What doesn’t get done this morning can be done on your lunch hour, unless you’re lucky enough to work far enough away from home that it isn’t practical to drive home for lunch.  In that case, I want to be you.

On your lunch hour you schedule appointments, return emails, check in with the kids to see how they are doing on their lists.  You make sure you have enough milk for tomorrow morning so that you don’t have to stop at the store on the way home.  Then you realize that you are out of spaghetti, and you’ve already taken the sauce out of the freezer.  Before jumping in the car to head back to the office, you rummage through the pantry and find some macaroni.  Spaghetti sauce and macaroni make goulash, for the win!  You still don’t have to stop at the store.

 

It’s the small victories that get you through the day.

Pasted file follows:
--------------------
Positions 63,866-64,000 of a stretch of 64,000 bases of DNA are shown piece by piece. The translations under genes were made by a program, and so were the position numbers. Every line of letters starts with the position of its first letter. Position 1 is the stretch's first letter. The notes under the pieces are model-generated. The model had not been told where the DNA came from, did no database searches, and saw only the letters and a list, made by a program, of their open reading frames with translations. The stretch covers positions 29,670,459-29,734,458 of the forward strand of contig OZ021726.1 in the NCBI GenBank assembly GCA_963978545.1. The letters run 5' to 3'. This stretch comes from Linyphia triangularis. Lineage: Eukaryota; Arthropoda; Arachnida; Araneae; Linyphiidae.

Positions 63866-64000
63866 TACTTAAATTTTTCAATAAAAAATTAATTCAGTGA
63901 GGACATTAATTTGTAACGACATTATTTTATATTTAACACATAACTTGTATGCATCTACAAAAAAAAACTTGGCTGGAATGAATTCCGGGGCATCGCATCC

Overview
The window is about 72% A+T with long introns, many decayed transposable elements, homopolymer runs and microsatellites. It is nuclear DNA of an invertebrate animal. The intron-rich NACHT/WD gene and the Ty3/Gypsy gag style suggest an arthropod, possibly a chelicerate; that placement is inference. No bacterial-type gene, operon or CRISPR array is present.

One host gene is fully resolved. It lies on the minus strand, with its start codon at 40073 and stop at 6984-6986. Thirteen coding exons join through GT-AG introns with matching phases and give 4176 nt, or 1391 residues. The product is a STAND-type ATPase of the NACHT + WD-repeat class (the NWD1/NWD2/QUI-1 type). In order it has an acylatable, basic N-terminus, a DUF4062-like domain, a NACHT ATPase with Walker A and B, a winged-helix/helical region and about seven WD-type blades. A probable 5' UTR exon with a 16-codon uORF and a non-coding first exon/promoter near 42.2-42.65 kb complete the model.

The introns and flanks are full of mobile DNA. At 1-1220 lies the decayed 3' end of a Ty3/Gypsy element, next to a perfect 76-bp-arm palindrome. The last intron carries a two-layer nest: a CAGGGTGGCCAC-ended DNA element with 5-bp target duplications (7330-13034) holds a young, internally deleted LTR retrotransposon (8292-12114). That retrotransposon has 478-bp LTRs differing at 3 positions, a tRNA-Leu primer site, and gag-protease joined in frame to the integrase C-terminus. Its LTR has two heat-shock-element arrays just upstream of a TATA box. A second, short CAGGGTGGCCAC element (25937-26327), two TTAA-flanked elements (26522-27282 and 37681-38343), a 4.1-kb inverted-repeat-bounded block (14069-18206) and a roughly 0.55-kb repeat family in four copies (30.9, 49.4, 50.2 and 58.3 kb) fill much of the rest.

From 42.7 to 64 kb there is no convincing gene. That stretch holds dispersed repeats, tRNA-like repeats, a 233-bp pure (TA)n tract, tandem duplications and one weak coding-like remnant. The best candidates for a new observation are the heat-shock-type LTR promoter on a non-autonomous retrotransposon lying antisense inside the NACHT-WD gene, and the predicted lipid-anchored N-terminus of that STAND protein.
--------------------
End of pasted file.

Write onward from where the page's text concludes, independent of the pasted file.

After work there will be World History, polynomials, and helping with the sewing of the Halloween costume.  You will discuss what kind of tires his truck will need for winter and where to find the money for tires.  You’ve checked the forecast and know that snow is coming, so you’ll need to move firewood into the garage.  You’ll have to make a couple work calls that you were supposed to make earlier in the day.  Oh, and then there’s cooking dinner, too.

You stop for a second to check social media while the water comes to a boil for the macaroni.  You see a post about how important it is to take care of yourself – more on that tired old line about putting the oxygen mask on yourself first.  Your eye roll is audible.  You think to yourself, “Who has time for self-care?  If I take time to take care of myself, how will everything else get done?”  And then you realize that you take several minutes a few times a day to check in on Facebook, and kick yourself because those groupings of a few minutes here and there could easily turn into a solid half-hour of self-care.